5 truly dangerous foods your dog should NOT eat
Since we adopted Fritz we often double check (through a quick Google search) whether the kitchen snack we want to give Fritz is ok or not. I have to say that sometimes the list of “safe dog food” contradicts to the toxic dog food list. Which confuses me a lot sometimes.
I am currently reading the forever dog book from Dr Karen Becker and Rodney Habib. This book provides the latest science based do’s and don’ts and tells you how to live with your dog happier, healthy and longer.
They provide a short overview of toxic food that dogs really can NOT eat.
With the holidays just around the corner, I’ve added a fifth item that dogs canNOT eat.
Please seek immediately veterinarian assistance if your dog has eaten some of the ingredients above, if you cannot reach the vet, call the pet poison hotline for immediate assistance.
Okay, I have to be honest, I had dogs my entire life with my parents but we were not aware that grapes are toxic to dogs (and cats). When Fritz was a very little puppy, we let him play with grapes and yes, he also ate some of them. During that time, I was in bed and reading a book about how to raise a puppy in 7 days where I read that you should teach your dog not to let them eat from the floor, just in case they are eating grapes or so.... eeeeh that moment we double checked (through a google search) how toxic grapes really were to dogs and we immediate called the pet poison hotline. With some help from the vet we managed to have him throw up all the grapes and thank god he was okay. No more grapes for dogs!
The thing with grapes is that it contains tartaric acid and potassium bitartrate that are uniquely present in high concentrations in grapes, and that dogs and cats are species that has been shown to be sensitive to tartaric acid—with acute kidney failure reported according to older studies.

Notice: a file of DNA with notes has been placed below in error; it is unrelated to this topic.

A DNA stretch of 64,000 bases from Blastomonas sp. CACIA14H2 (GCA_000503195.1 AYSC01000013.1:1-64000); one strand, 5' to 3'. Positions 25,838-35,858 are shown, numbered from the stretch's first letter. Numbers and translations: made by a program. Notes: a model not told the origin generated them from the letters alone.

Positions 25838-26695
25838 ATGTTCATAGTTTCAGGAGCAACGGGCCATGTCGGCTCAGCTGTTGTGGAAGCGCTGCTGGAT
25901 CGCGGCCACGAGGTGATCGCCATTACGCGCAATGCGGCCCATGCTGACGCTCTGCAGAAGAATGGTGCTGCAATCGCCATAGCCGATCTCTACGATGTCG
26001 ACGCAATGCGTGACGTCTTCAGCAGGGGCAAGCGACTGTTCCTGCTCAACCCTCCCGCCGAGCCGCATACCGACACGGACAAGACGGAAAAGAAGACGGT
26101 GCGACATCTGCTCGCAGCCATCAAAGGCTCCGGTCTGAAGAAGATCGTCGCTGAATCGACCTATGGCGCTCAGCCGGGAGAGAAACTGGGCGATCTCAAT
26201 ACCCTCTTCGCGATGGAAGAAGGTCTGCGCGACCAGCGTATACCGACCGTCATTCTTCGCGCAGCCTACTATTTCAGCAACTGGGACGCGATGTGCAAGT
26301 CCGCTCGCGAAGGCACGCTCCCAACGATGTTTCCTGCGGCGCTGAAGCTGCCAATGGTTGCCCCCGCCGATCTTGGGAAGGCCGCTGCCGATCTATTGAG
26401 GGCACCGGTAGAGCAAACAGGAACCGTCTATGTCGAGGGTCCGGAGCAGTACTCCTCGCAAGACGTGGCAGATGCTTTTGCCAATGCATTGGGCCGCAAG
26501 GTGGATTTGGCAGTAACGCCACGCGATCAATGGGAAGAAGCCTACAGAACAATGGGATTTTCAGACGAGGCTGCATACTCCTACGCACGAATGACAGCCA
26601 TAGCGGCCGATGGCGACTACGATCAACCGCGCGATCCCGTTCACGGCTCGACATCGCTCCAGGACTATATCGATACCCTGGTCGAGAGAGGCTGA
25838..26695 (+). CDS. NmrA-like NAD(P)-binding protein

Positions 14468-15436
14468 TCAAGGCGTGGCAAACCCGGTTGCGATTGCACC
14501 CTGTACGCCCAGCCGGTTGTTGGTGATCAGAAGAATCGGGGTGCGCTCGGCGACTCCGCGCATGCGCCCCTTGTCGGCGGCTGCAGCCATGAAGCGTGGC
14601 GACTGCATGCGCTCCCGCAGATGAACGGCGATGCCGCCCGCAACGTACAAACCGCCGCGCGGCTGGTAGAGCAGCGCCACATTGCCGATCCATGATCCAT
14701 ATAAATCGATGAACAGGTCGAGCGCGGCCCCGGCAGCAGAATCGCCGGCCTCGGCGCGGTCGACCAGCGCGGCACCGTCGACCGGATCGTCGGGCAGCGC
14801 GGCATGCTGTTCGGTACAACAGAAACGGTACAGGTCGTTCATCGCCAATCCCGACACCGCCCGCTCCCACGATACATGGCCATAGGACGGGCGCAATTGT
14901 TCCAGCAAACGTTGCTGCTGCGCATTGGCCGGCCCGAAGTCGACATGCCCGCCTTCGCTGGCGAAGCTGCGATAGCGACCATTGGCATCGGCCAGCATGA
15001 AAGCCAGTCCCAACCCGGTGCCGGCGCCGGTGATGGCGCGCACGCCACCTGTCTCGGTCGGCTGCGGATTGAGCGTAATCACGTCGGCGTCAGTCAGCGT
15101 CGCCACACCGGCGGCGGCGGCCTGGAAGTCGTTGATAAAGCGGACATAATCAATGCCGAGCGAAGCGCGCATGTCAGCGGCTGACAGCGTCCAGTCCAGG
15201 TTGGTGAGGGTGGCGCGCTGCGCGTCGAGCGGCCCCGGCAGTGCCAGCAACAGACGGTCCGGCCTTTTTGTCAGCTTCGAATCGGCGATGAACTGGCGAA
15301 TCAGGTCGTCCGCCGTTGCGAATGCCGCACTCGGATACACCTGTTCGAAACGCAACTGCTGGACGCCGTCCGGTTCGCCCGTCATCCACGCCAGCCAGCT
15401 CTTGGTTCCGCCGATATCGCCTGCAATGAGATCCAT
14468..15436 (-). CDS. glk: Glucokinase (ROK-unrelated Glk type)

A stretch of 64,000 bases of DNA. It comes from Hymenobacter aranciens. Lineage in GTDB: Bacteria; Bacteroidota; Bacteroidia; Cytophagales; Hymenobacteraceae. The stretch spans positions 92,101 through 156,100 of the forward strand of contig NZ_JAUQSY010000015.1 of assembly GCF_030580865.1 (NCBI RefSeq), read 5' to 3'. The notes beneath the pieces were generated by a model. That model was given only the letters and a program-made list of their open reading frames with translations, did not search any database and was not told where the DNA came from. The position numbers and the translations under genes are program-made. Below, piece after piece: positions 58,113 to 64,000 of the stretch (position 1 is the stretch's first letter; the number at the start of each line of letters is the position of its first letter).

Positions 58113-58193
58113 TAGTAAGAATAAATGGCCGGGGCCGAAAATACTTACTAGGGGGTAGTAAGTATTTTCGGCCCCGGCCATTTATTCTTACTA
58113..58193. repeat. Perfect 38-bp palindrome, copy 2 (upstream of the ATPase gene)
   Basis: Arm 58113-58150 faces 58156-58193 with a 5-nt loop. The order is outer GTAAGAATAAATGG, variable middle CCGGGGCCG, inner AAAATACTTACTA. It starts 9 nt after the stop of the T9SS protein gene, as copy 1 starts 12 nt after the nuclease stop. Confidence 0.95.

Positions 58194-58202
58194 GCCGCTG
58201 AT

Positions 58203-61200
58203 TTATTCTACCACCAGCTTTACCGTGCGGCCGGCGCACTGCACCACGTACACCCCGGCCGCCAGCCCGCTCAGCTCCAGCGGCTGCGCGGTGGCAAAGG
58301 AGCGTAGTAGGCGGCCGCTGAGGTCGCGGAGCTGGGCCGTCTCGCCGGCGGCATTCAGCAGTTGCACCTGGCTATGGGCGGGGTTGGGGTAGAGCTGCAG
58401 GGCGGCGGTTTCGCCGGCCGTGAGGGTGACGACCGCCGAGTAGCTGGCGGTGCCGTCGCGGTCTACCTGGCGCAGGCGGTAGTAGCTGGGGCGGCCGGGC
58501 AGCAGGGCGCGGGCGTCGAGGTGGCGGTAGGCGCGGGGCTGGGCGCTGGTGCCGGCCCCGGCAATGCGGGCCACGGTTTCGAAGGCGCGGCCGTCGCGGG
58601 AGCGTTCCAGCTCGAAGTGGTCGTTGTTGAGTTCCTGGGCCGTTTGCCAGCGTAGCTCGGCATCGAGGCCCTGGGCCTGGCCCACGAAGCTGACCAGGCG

In the early days I can imagine that onions were fed to dogs as left overs. Also, during BBQ and dinner parties onions are often laying on the floor, and are an easy catch for dogs to pick up and eat. Onions contain N-propyl disulfide, that breaks down the red blood cells and causes anemia in dogs. So please, watch your dog and make sure he will never eat onions.
Most of us are aware that dogs canNOT eat chocolate. Especially during the December months, there is always a lot of chocolate presented on tables, hanging in the Christmas tree or advent calendars. These toxic foods are still loved by dogs, so it is very important to keep them out of reach. Chocolate contains theobromine content that dogs are not able to metabolize. Even a little bit of chocolate can be fatal for your dog, so please pay attention!
Although Macadamia nuts are commonly used in cakes and cookies, Somehow, I see Macadamia nuts left overs on grass fields all the time. Especially during summer. So watch your dog while you walk them in the park during off leash hours and just in general. It's not known yet what it is that causes toxicity in dogs but symptoms are weak legs, abdominal pain, lethargy, increased heart rate, ataxia, and an increased breathing rate.
This is not a toxic food, but especially cooked bones are very dangerous and should never be given to your dogs. Cooked bones can splinter very easily which could end up in your dog’s stomach. With the holidays just around the corner, a lot of dog owners think they can spoil their dog with a cooked bone or left over. With all the horrible consequences afterwards. If you want to give your dog a bone, make sure its raw and not cooked!
Please seek immediately veterinarian assistance when your dog has eaten some of the ingredients above, if you cannot reach the vet. Call the pet poison hotline for immediate assistance.